It is your house and you are free to give all these three owners all your rights. Well, there is a superuser who is the government. Linux also calls the superuser, the root. If the government deems it that you are not really mentally sound, the government can revoke your right to own a gun if you are in a country, where people are allowed to own guns. If you borrowed money from a bank with your house as a guarantee and you cannot pay back the money, the government will remove you from your house, give your house to the bank, so that the bank can sell it and regain their money. So, under certain circumstances, the government can revoke some or all of your rights, to your house.

Ownership to files and directories in Linux is similar to ownership of a house as illustrated above. This is based on the percentage of the total rights that different users have on a file or directory. Ownership actually depends on the different permissions the three sets of people have. There are three common permissions in Linux: the privilege to read, the privilege to write and the privilege to execute a file or directory. And there is a superuser, the person who creates users and groups and has all the privileges to all the files and directories in the computer. He can revoke all the rights of all the users and groups. Users and group members must login in order to use the files and directories in the computer. Others do not really have to login (do not have to own accounts), in order to use the files and directories. They are usually given the right only to read files and directories. For example, they can be given the right to read only web page files. Web page files are stored in directories.

The issue with the chown command in Linux is more on what to do with the command than how to use it. In fact, how to use the chown command is a short tutorial. Many people have problems on how to use the chown command because they do not really know what to do with it. What to do with the chown command is a longer tutorial than how to use it. Once you know what to do with it, it becomes easy to know how to use it. What to do with it is Linux’s (technical) answer to the above questions. So, this article spends more time on what to do with the chown command before spending a short time on how to use it. At the end of this tutorial article, you will be satisfied on what to do with the command and on how to use it.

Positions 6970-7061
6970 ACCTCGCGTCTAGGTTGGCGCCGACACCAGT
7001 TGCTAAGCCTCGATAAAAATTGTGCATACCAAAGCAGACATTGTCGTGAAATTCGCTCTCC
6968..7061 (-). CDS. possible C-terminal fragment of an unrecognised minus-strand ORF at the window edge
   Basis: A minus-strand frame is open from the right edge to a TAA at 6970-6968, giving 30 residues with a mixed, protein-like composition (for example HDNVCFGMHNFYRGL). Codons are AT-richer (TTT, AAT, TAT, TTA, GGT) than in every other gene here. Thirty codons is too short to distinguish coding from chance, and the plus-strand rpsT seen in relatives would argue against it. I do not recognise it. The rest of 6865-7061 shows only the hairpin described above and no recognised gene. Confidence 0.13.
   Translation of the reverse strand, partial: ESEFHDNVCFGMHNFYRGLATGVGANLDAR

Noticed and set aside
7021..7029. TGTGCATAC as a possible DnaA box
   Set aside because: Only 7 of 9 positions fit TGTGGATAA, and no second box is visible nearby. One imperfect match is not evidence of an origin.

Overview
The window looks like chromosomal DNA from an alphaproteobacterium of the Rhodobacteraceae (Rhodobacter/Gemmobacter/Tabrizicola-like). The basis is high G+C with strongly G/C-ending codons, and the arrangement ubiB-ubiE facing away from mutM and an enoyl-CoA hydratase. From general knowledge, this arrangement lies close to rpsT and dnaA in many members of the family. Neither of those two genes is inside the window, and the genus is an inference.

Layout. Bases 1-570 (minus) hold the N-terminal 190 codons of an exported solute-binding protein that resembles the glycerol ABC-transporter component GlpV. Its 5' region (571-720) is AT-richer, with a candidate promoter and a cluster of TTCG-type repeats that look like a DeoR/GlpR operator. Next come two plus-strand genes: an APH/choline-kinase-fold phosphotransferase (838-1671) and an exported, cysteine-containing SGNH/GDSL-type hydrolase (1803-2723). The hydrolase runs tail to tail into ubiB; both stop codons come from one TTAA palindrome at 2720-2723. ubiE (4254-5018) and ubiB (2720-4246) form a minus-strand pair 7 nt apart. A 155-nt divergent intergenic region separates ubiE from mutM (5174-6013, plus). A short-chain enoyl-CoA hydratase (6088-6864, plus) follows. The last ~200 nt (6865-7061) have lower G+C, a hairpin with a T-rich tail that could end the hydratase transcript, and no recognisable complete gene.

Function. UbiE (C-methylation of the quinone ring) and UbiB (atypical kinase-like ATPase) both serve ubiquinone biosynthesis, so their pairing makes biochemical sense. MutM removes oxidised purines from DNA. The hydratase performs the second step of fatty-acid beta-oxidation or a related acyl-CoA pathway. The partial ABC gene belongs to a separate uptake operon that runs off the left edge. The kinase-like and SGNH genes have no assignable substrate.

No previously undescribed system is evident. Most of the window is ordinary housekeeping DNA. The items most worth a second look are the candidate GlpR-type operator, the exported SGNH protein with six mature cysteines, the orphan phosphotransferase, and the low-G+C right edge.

Article Content

Ownership

As mentioned above, ownership is of three sets of people. The superuser (also called the root), makes you a user of the computer (Linux operating system), by allowing you to have a username and password so that you can log into the computer. You may be given a home directory which is an immediate sub-directory to the root directory. In this directory, you are typically given a user directory which has your username, and it is an immediate sub-directory to the home directory. From the user directory, you can create your own directory tree.

Once you create any sub-directory, you are the owner of that sub-directory. And you should have all the three permissions of read, write and execute for that directory. The superuser can allow you to join other groups. You can give these groups (associations) only the read (permission) to any of your directories. And so, they have some small ownership to that particular directory. You can still give these groups both read and executive rights to a particular directory of yours, and so, increasing their ownership. Well, you can give these groups all three rights: read, write and execute. When you do that, know that they almost own that directory, as well as you.